The Indian Army is still nowhere near getting desperately-needed modern helicopters, howitzers and air defence weapons, or even new assault rifles and carbines, to plug its critical operational deficiencies. But its infantry soldiers are now finally poised to get some basic protection gear after decades of neglect. Defence ministry sources on Monday said a contract for 1,58,279 light-weight ballistic helmets, worth around Rs 170 crore, is on the anvil now.
”The deal would have been inked much earlier after the CNC (contract negotiation committee) was completed. But there has been a complaint, as also some financial queries…these are now being addressed,” said a source.
If the contract for the new helmets is indeed inked, it will be the second such deal to ensure better personal protection for infantry soldiers, who are often forgotten in the clamour for sophisticated weapon systems. As was first reported by TOI in March, the Army had inked the Rs 140 crore contract for “emergency” procurement of 50,000 new bullet-proof jackets from Tata Advanced Materials Limited after a delay of over a decade.
Similarly, the proposed purchase of the ballistic helmets -with 13mm trauma protection pads -is slated to take place from an Indian manufacturer, MKU.The helmets for “commanders” will also be equipped with integrated communication headsets. The Army has been demanding light-weight ballistic helmets for almost two decades now because the existing ones are not only bulky, but also provide protection from only splinters and rocks. “Head injuries are a major problem in both conventional as well as counter-insurgency operations. We want ballistic helmets that can stop 9mm bullets from around 20 metres.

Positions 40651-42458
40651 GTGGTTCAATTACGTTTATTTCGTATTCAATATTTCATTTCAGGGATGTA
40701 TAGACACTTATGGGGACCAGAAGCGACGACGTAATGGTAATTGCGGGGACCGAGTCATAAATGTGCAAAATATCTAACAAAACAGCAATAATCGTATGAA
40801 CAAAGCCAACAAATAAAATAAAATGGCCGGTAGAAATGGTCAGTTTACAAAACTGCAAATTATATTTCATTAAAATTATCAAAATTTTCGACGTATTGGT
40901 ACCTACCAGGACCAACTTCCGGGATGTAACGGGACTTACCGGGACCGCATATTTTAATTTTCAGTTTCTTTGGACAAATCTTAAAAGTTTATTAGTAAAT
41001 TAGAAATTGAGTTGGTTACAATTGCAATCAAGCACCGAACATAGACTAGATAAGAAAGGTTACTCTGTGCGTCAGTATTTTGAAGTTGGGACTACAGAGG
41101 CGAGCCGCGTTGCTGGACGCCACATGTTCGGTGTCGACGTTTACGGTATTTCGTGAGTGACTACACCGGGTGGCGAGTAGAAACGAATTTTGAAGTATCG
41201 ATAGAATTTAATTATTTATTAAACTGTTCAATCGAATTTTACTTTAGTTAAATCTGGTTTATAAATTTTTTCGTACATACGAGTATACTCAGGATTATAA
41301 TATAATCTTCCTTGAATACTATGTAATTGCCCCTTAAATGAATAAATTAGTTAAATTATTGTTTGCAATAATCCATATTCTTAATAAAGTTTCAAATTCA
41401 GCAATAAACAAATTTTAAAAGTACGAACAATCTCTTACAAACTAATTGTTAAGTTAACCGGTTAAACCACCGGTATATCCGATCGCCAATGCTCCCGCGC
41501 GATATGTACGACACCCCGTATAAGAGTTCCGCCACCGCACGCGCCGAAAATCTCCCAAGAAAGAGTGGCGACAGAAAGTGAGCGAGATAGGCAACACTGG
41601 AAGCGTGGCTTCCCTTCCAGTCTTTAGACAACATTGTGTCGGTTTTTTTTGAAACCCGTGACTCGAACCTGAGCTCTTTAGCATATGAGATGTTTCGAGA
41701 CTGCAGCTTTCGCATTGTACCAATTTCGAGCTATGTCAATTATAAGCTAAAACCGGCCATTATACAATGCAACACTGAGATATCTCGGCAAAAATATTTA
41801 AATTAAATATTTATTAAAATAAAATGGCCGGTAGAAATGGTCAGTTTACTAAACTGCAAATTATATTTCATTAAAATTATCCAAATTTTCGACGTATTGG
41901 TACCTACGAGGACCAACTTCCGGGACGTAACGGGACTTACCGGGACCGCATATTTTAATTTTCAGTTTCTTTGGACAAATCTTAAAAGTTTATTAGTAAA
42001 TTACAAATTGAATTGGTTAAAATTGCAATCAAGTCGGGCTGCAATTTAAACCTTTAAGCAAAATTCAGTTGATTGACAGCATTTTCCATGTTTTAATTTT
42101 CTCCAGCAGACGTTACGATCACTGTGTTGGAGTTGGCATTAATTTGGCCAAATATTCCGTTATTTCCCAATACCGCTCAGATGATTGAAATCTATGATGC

It should also be possible to mount night-vision sights, protective goggles and other devices on them,” said a senior officer.Such helmets would be a great morale booster for soldiers, who make do with old, heavy helmets that only give limited protection to the top of heads and not the sides,” he added. Consequently, soldiers generally prefer to use the lighter bullet-proof “patkas” during counter-insurgency operations.”But they too weigh around 2.5 kg and protect only the forehead and the back of the head,” said another officer. In contrast, soldiers in advanced countries wear ultra-light helmets made of high-tenacity composite and polyethylene materials. Some helmets also integrate video cameras, thermal, chemical and biological sensors, along with visors which act as “heads-up computerized display monitors” in front of the eyes.